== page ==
Days Black People Not Re-Enslaved By Trump

Tuesday, July 26, 2005

Quite Possibly The Most Honest Writing by White Man

Today at Alternet I came across an article entitled: On China At Least, Nixon Was Right written by Robert Sheer in which he states the following:

Sadly, the prospect of hundreds of millions of people being lifted from abject poverty seems to alarm even leading Democrats in Congress, who claim to be driven by a standard of social justice. And many Republicans, who tend to trumpet the virtues of free trade when it involves the domination of world markets by U.S. businesses, are also raising the protectionist flag against the prospect of Chinese ownership of a single mid-size American-based oil company.

The signals we send to China have always been bizarrely mixed: Play in the capitalist ballpark but not so well that you become one of the big stars. It is a message that, as with the Japan-bashing of the 1980s, is at best paranoid and at worst racist. We in the West can be trusted with enormous economic power, but not the children of a lesser god.

Remember that when we discussed White Supremacy we made it clear that Whites will always want to be on top and that the economic and social systems invented and used by them are for thier benefit. Furthermore, they will change the game whenever it is neccessary to keep White Supremacy intact. Clearly this author, though not stating it as sucinctly as Dr. Welsing and Neely-Fuller, has none the less said the same thing.

Go ahead and read the rest of the article.


Tuesday, July 19, 2005

Go To People on Africa: Black Conservatives

With the rise of the Bushocracy, Black conservatives have found themselves as the go-to people on Africa. Never mind that the vast majority of these people have long records of doing and saying anything to separate themselves from "those" Africans Going so far as to write entire articles to expain why they are in fact "Negroes" and "not black" (Crouch and McWhorter respectively).

So now we have two more wanna be's who want to tell us what is wrong with Africa. One Walter "Willy" Williams who has stated that he wishes to be "treated as a white man" begins our journey into the weird world of Negro Wonder Land.

In Capitalism Magazine entitled Freedom not Foreign Aid, For Africa Willy proposes that Africa needs:

elimination of dictators and socialist regimes, establishment of political and economic freedom, rule of law and respect for individual rights. Until that happens, despite billions of dollars of foreign aid, Africa will remain a basket case.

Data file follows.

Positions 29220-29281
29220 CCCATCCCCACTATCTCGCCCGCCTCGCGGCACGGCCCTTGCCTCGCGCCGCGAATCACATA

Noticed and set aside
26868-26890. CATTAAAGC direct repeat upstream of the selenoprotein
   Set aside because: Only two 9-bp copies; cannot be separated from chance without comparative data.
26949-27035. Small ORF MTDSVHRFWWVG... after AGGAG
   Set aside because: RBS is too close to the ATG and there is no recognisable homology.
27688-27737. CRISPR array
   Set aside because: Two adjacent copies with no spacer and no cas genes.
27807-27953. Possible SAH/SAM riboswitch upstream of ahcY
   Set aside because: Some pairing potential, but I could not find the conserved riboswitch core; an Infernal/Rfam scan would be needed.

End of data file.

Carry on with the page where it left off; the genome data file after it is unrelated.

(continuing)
Of course Africa needs to be rid of dictators. We wont argue with that at all. But what's with the socialist regimes comment? Does not the great Willy know that China, a Socialist political establishment (well actually Communist, but I doubt Willy knows the difference), is quite the econommic powerhouse. We'll not get into the problems that China does have, but this situation only goes to prove that one need not have a "democratic" government in order to have economic properity.

Let us examine one of Willy's more specious arguments. He states:

Let's examine the "vicious cycle of poverty" myth and whether foreign aid is a necessary ingredient for economic development. The U.S., Britain, France, Canada and most other countries were once poor. Andrew Bernstein of the Ayn Rand Institute wrote in an article titled "Capitalism Is the Cure for Africa's Problems" that pre-industrial Europe was vastly poorer than contemporary Africa.

A relatively well-off country, like France, experienced several famines between the 15th and 18th centuries as well as plagues and diseases that sometimes killed hundreds of thousands. In France, life expectancy was 20 years, in Ireland it was 19 years, and in early 18th-century London, more than 74 percent of the children died before reaching age 5.

Beginning in the late 18th century, there was a dramatic economic turnabout in Europe. How in the world did these once poor and backward countries break the "vicious cycle of poverty" and become wealthy, without what today's development experts say is absolutely necessary for economic growth -- foreign aid handouts, World Bank and International Monetary Fund loans, and billions of dollars of debt forgiveness?

The answer is simple: Capitalism started taking root in Europe.

Capitalism is an economic system where there's peaceable, voluntary exchange. Government protects private property rights held in goods and services. There's rule of law and minimal government regulation and control of the economy.

Check out the Washington, D.C.-based Heritage Foundation's "Index of Economic Freedom." Heading its list of countries with the freest economic systems are: Hong Kong, Singapore, Luxembourg, Estonia, Ireland and New Zealand. Bringing up the rear as the countries with little or no economic liberty are: North Korea, Zimbabwe, Angola, Burundi and the Congo.